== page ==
British Legion Formed
As the debate about the military covenant continues it is instructive to consider that the British Legion was formed a few years after the end of WWI when servicemen faced similar problems to those still met.
The British Legion was essentially an amalgamation of four bodies: The National Federation of Discharged and Demobilized Sailors and Soldiers; Comrades of the Great War; The Officers’ Association; and the National Association of Discharged Sailors and Soldiers. Another grouping, the National Union of Ex-servicemen participated in early discussions but withdrew before they bore fruit. Earl Haig was a central figure in the foundation of ‘The Legion’, proving rather more useful in that regard than as a military tactician.
Certain of those organisations had been involved in political campaigning; even putting up candidates for elections to the House of Commons, but the British Legion was apolitical, seeking to work by varied means to support ex-servicemen and women and those still serving, along with their dependents. Pensions, helping those maimed in combat, and justice for those ill-used during their service were key to the early Legion; sadly such matters remain significant for the group today.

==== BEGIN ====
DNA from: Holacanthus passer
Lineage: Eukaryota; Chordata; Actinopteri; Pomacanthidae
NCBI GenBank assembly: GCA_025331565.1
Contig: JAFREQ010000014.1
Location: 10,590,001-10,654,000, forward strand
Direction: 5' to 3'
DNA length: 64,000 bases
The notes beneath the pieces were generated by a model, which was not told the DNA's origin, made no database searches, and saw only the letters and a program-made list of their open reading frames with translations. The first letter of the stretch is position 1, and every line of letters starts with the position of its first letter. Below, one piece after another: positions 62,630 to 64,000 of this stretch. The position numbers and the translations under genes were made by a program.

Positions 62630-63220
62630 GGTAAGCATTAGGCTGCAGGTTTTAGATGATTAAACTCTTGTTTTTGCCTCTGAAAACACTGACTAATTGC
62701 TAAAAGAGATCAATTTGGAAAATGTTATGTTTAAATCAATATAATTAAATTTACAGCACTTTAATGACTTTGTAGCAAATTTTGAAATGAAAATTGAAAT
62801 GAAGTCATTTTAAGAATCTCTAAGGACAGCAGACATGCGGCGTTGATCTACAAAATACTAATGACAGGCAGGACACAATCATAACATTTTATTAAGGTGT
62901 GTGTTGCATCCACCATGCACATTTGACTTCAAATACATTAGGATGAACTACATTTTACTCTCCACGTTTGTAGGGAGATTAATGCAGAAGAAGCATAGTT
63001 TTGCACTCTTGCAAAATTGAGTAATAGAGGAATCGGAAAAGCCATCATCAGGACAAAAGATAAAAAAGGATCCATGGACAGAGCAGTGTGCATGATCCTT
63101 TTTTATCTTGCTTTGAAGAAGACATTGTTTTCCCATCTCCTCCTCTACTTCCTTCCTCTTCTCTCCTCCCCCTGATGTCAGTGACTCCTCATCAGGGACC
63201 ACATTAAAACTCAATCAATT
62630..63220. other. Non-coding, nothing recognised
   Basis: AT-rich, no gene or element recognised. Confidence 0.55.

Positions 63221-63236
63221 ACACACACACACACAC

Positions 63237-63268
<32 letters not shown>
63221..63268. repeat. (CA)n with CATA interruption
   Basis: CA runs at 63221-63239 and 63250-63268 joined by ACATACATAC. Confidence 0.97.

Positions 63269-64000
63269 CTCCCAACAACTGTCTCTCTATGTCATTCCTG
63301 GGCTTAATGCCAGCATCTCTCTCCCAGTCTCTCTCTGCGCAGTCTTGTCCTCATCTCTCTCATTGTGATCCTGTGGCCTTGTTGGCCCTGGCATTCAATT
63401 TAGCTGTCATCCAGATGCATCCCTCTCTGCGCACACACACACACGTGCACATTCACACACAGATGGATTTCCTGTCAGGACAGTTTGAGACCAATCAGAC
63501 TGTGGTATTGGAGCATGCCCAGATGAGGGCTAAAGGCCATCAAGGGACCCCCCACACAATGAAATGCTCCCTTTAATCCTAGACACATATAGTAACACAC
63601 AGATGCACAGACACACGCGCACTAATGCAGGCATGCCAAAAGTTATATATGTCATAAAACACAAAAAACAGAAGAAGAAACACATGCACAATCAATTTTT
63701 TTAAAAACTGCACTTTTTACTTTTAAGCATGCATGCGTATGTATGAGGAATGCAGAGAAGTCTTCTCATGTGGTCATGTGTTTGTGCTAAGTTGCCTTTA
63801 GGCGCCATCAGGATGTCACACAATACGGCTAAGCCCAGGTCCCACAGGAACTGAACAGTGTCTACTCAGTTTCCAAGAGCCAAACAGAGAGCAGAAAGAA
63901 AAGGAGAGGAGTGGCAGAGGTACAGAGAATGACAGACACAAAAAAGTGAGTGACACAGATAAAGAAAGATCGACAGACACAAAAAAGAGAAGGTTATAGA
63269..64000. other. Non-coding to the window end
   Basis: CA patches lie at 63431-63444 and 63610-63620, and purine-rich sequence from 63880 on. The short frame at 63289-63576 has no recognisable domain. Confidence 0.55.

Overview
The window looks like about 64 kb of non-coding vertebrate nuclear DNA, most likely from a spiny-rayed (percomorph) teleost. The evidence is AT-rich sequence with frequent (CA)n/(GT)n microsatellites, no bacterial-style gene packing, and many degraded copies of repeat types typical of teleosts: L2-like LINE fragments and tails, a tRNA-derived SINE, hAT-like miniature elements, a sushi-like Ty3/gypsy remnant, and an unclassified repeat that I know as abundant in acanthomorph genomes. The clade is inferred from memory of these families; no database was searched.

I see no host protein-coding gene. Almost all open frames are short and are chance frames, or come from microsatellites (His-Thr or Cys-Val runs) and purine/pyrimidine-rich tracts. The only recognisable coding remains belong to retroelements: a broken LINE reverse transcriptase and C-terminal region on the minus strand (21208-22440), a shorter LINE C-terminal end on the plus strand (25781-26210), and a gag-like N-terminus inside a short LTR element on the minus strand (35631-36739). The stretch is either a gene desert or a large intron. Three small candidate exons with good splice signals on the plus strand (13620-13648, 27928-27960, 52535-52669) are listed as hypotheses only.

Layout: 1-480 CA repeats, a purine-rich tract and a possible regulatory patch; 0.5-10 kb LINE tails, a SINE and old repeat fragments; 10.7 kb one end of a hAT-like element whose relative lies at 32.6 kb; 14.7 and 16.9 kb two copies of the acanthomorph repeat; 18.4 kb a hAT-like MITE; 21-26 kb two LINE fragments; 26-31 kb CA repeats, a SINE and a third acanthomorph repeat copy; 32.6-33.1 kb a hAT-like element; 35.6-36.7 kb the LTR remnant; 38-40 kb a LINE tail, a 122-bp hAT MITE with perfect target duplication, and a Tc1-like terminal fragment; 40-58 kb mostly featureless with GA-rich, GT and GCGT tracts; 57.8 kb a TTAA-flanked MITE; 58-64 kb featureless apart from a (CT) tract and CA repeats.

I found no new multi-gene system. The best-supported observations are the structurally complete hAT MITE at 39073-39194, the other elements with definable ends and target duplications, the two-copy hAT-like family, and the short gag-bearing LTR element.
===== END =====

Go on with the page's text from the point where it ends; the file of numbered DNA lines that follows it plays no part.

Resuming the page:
Unity talks at the Queen’s Hall in Langham Place began on May 14 1921, and continued to the next day, agreeing a draft constitution. At 9am on Sunday May 15th the agreement was symbolically sealed at the Cenotaph.
The organisation was granted a Royal Charter in 1925 and in 1971 to mark the Golden Anniversary was allowed to use the Royal prefix in its title.
More famous dates here
3877 views since 4th May 2011